We also have development programs in place that help support women in areas where, through research, we know they can feel less confident than their male counterparts, as well as investing in unconscious bias training for the whole workforce. Many of our leadership programs also place a lot of emphasis on helping leaders understand the business benefit of diverse teams.

One of the successful hires after the ‘Relaunch Your Career’ programme, June 2016.

W: In what way does Mastercard innovate to create success stories?
C:
 In addition to those policies and programs, in 2017 we also launched the first ‘returnship’ program in the MEA region called ‘Relaunch your Career’ supported by Hopscotch, in which we offered paid 4 month long work placement opportunities to people looking to return to work after having a career break of >2 years. Our intake for 2017 gave three women the opportunity to come back into the workplace and gain up-to-date work experience as well as being supported by a development curriculum. We were delighted with the results of the program last year and all three women who joined us on the program were offered permanent jobs, therefore this year we have expanded the program to 8 placements across Dubai and Johannesburg.

We are increasing the representation of women in the company, particularly at the senior levels, which is ultimately what our goal is and I feel strongly that all of the programs, policies and practices we have in place have directly contributed towards this. I’m also really proud that although the Middle East and Africa region is not well known globally for having a high level of women representation in the work place, at Mastercard our percentage of women in the workforce is comparable to the rest of the world. In addition to our overall numbers increasing, we have also been recognized externally by a number of different organization as a top employer for women and have won awards such as; Forbes – best employers for women, DiversityInc – top companies for diversity, Bloomberg’s gender equality index, Professional Woman’s Magazine’s – “Best of the Best” Employers for Diversity and the Women’s Choice Award – Best Companies to Work for Millennials.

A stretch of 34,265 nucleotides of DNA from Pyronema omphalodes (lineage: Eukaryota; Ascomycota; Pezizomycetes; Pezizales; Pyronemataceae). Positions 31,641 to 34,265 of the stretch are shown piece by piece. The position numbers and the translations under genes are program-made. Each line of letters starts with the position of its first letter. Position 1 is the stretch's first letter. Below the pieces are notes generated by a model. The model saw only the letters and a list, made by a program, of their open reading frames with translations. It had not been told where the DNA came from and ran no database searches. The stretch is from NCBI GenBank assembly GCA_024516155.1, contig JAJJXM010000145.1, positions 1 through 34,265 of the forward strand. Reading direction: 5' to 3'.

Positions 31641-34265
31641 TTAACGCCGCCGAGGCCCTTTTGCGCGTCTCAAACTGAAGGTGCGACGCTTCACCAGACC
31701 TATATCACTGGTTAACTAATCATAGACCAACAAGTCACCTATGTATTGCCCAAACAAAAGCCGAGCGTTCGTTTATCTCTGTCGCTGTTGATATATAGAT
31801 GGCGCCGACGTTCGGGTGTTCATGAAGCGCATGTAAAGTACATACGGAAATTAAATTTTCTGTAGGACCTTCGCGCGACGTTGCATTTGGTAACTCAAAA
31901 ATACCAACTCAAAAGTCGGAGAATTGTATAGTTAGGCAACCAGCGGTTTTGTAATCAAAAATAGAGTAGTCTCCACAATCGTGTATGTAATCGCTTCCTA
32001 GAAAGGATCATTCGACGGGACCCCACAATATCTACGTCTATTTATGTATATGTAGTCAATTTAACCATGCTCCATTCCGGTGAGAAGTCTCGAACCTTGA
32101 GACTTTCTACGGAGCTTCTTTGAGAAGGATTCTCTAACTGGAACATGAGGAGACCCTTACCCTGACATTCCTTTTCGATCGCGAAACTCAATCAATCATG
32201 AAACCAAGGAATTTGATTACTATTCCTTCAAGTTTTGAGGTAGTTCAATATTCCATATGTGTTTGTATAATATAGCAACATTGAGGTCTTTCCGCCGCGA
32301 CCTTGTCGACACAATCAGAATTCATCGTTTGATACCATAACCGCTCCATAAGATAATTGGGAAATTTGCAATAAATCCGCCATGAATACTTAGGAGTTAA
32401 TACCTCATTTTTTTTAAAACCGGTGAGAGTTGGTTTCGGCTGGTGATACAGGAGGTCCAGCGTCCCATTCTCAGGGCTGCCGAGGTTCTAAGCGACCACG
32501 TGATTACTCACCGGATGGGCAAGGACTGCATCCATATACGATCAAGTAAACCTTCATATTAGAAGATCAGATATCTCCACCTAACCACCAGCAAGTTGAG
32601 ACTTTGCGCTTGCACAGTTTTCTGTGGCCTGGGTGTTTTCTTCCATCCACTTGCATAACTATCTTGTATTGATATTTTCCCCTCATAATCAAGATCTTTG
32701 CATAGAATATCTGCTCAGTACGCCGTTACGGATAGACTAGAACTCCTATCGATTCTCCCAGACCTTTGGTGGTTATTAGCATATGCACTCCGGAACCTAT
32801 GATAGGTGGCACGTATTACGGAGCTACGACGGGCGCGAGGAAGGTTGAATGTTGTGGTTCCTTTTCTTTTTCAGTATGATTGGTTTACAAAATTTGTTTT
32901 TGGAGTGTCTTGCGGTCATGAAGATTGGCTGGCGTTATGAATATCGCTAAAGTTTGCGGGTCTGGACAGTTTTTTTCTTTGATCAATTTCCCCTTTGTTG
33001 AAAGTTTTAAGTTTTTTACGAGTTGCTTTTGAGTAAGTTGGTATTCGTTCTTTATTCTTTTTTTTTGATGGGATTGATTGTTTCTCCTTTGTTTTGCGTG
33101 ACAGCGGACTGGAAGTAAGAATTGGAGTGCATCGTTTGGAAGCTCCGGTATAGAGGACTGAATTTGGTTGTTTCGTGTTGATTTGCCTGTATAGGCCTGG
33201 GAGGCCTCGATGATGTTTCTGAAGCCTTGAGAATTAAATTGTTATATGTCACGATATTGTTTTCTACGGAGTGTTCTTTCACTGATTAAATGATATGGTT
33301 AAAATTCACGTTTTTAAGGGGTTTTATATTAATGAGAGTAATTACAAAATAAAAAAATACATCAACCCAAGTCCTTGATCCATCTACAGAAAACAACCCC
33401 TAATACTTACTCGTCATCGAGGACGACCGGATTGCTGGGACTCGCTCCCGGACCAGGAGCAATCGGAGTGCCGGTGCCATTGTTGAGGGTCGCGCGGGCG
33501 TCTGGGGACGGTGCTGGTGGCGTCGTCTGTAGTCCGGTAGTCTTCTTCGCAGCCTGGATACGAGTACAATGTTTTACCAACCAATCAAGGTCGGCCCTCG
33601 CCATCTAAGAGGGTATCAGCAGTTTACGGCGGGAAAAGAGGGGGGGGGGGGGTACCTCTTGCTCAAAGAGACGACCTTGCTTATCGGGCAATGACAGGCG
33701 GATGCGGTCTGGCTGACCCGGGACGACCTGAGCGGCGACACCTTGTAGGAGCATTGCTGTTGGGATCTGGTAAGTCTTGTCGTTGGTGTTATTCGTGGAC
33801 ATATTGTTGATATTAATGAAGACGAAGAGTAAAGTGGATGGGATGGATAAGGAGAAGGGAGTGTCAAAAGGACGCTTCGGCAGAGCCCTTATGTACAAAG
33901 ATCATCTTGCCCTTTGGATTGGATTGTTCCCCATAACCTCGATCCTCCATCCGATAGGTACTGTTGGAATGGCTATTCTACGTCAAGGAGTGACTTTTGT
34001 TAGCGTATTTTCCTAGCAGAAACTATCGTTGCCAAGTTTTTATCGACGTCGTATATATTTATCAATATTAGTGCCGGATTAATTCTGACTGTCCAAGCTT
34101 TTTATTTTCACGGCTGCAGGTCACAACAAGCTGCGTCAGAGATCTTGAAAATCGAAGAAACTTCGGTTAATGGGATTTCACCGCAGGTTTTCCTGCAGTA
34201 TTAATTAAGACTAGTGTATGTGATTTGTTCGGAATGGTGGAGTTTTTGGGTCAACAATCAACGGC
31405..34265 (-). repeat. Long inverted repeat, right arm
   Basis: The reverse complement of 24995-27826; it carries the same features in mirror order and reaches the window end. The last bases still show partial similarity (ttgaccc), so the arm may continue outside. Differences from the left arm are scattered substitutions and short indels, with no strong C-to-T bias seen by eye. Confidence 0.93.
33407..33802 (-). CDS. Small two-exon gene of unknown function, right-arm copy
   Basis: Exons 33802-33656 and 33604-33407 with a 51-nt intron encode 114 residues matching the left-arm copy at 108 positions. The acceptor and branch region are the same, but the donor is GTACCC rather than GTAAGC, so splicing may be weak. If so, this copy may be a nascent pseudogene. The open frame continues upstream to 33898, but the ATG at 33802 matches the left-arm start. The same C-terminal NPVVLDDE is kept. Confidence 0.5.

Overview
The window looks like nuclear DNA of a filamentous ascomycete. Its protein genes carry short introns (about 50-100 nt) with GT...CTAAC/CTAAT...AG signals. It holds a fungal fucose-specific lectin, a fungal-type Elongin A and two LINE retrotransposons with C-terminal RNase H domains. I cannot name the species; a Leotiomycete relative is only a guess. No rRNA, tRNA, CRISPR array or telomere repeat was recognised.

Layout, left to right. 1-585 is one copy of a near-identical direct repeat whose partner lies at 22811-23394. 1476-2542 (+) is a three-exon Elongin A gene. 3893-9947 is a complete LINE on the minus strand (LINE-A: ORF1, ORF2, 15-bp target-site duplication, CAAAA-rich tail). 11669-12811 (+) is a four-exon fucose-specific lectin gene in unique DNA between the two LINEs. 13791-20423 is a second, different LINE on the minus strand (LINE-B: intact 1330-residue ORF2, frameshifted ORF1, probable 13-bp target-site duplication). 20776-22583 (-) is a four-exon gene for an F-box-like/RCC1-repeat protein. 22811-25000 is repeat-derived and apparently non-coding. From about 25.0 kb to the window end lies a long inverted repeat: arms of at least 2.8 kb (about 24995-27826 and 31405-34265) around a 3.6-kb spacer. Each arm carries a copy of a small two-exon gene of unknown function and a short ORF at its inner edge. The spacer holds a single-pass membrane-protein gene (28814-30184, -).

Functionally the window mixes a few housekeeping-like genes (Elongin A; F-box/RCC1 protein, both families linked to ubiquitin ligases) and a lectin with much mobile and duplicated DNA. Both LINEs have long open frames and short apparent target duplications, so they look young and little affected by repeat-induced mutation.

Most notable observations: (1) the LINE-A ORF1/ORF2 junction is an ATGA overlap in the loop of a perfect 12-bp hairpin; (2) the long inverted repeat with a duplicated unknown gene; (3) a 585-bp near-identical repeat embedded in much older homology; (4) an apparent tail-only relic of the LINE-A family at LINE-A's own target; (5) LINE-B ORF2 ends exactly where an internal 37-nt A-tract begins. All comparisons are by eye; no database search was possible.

W: How do you feel you differ from other large companies here and what more would you like to achieve?
C:
 We know that many global companies like ours are focused on gender related policies and programs and they also run many of the same initiatives I have talked about, which is fantastic. What we need is for many more companies in our region, whether global or local, to put more of a focus on how they can attract, develop and retain women. I talk to lots of women externally who are looking for jobs and they tell me how they are continually passed over for job opportunities by companies because they have had a career break to raise a family. We won’t achieve a balanced workforce and gender parity unless all companies take a different approach and think in an unconventional way about what a good CV looks like. What I have found is that even though a woman may have been out of work for 3-4 years to raise a family, during that time she may have done really interesting things like further education or started a small business – that’s all valuable experience and learning that organizations can benefit from even though it’s not ‘traditional’ career experience at a company.

I would say that all of our regions across the globe have a huge focus on gender diversity and have been successful in different areas. Our ‘Relaunch your Career’ program has only been run in Middle East & Africa and Europe so far, so I think both regions have lead the way with that kind of ‘returnship’ program and we know that the other regions across Mastercard are planning to follow in 2018. From our CEO and Executive team level down, we are committed to scaling up this initiative across the globe. I’m immensely proud to work for a company that has a commitment to creating an environment that makes this possible.